• You are a minor. If this is applicable, you shouldn't even be on this page. Stop putting adults (and yourself) at risk by invading our spaces. And no, bans on minors will not be lifted when they are of legal age. If you don't respect the rules now and are willing to put others at risk for your own satisfaction, I don't expect you will have any more respect later.
  • If you'll excuse my language, "s#%^-stirring". I can tell when someone is "just asking questions" with the intent to start drama. If I decline to answer these bait questions and you start making accusations about me, a person you do not actually know, then refer to previous entry about "general drama". Expect legal action as well as a ban if you sling libel.
  • Someone's sending me creepy messages, nudes, unsolicited business offers, requests for free product etc.
  • Chargebacks. These are a last resort, to be used ONLY against a true scammer. Against anyone else, it's theft, and can do major damage to a business.
  • Customer does not abide by the TOS and/or repeatedly submits complaints for issues that fall under the category of Unreasonable Expectations for a Handmade Product.
  • Someone is buying my toys for the explicit purpose of resale, copying, and/or "scalping".
  • Exploitative customer behavior, such as conjuring "problems" with toys in hopes of receiving freebies or unwarranted refunds.


Things I Do Not Ban For:

  • Being moderately annoyed. Or even considerably annoyed.
  • My feelings being hurt. Yes, of course it would hurt if you said a pour or design of mine is ugly. But that's an opinion and isn't libelous —whereas making claims about something being unsafe, malicious, etc can be, if it is not provably and objectively true— so it's not inherently ban-worthy unless you are bombarding my feed or e-mail with hurtful statements just to be a bully.
  • Someone having opinions, tastes, or political positions I don't like. As long as it isn't illegal, calling for violence, or libelous, I don't care about your personal opinions as long as they stay on your own page and aren't slathered on my media posts.
  • Hearsay ("So-and-So Told You to Ban Me/Lied About Me!"). I issue bans at my own discretion, based on evidence I have collected personally. Nobody orders me around or convinces me to ban people.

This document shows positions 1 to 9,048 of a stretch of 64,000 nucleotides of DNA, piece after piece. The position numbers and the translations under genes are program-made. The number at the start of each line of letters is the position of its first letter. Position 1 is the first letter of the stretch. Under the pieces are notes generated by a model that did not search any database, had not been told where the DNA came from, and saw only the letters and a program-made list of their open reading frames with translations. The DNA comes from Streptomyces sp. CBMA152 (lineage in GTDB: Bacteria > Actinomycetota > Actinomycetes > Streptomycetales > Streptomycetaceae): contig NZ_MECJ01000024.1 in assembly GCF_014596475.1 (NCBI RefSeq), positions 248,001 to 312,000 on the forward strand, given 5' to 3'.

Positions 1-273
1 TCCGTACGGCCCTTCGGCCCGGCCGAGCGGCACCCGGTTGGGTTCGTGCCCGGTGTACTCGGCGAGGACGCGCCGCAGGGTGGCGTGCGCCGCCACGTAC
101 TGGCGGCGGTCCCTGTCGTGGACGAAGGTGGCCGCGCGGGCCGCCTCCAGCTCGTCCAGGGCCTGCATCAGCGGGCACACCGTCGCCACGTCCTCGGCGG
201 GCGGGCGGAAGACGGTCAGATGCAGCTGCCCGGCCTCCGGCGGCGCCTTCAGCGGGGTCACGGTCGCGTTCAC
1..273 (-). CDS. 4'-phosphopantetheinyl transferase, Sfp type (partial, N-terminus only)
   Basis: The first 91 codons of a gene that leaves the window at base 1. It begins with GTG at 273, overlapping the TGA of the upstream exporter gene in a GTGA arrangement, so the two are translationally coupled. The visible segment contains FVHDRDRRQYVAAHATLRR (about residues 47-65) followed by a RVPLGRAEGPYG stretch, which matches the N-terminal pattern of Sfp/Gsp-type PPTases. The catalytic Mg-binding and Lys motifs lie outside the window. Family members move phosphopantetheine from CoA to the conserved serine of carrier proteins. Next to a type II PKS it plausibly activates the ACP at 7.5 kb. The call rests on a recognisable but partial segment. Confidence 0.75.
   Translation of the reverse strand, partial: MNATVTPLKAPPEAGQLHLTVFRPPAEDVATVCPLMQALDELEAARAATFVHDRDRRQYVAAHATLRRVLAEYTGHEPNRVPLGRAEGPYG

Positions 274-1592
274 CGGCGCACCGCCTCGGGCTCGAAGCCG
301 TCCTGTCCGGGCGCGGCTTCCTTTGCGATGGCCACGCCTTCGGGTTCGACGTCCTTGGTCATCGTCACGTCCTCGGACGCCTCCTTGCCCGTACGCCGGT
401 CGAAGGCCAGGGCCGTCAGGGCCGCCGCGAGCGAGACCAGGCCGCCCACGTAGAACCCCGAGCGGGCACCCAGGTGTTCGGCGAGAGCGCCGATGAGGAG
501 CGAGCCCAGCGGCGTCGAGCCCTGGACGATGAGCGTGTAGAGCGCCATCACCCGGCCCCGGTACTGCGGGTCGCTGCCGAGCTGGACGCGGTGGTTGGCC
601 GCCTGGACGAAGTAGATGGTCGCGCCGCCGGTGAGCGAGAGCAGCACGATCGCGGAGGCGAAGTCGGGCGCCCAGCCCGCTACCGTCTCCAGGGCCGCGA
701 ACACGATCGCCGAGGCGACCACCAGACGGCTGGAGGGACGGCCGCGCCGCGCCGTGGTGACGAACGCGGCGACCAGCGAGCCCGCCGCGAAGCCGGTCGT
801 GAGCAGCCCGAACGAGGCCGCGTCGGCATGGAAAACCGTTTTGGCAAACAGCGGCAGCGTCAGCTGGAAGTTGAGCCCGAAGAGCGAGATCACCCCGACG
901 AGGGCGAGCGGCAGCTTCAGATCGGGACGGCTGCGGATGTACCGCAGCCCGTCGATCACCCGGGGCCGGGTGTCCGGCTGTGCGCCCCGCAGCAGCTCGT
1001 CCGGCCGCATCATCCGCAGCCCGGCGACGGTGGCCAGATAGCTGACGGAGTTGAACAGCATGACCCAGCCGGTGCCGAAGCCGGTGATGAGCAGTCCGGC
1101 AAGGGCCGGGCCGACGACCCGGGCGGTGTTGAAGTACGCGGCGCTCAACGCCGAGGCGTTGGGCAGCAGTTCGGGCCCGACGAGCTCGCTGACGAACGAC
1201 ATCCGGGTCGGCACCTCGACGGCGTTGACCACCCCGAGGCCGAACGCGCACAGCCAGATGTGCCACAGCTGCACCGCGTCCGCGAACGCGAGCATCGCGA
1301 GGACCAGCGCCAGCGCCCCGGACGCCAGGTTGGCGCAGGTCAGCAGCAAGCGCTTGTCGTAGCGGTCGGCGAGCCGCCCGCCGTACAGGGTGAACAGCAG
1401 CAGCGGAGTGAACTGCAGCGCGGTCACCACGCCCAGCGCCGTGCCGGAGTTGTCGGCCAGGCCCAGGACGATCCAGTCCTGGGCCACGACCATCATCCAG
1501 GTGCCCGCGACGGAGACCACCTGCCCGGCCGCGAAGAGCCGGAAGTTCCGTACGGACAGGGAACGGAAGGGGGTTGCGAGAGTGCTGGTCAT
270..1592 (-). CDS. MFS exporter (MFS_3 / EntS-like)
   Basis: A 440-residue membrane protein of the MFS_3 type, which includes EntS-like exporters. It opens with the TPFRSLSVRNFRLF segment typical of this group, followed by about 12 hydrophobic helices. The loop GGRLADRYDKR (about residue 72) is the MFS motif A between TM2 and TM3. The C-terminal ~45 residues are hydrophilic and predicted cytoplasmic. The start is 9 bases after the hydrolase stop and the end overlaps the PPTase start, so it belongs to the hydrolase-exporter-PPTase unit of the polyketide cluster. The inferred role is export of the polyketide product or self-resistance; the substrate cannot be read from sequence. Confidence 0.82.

• Fair criticism of my practices/work. This is a slippery slope, though. It's easy for "criticism" to become an attack that can do damage to a business' reputation—whether mine or someone else's—and if this line is crossed, it can become ban-worthy. Don't hide behind "it's just criticism!" if you get called out for wild speculation that can hurt any business.

Will you teach me how to make toys/how to replicate one of your techniques?

I don't like to discourage the pursuit of knowledge, nor do I like to come off as abrasive or gatekeeping, but there are many reasons I cannot do this, and the main one is that I don't have the time.

The other is that typically, the people asking have minimal or no relationship with myself, and asking someone for this type of information, apropos of nothing, is like marching up to the local Mom and Pop restaurant to demand their secret family recipe. It shouldn't be surprising if most makers share my feelings, and for that reason, I do not recommend asking strangers to divulge information at no benefit to themselves. It's an unusually friendly community, but that doesn't mean anyone is obligated to help a would-be competitor.

The resources are out there already; plenty of makers have put enough information out publicly that you should not need to risk anyone's ire by soliciting information they might not be comfortable giving.

You can learn practically everything you need to know from the same place you'll be buying your silicone (don't be afraid to ask their customer service, they're familiar with this industry and can suggest materials that work for your situation). Conveniently, they also have everything you would need to begin molding and casting, including pigments designed specifically for silicone.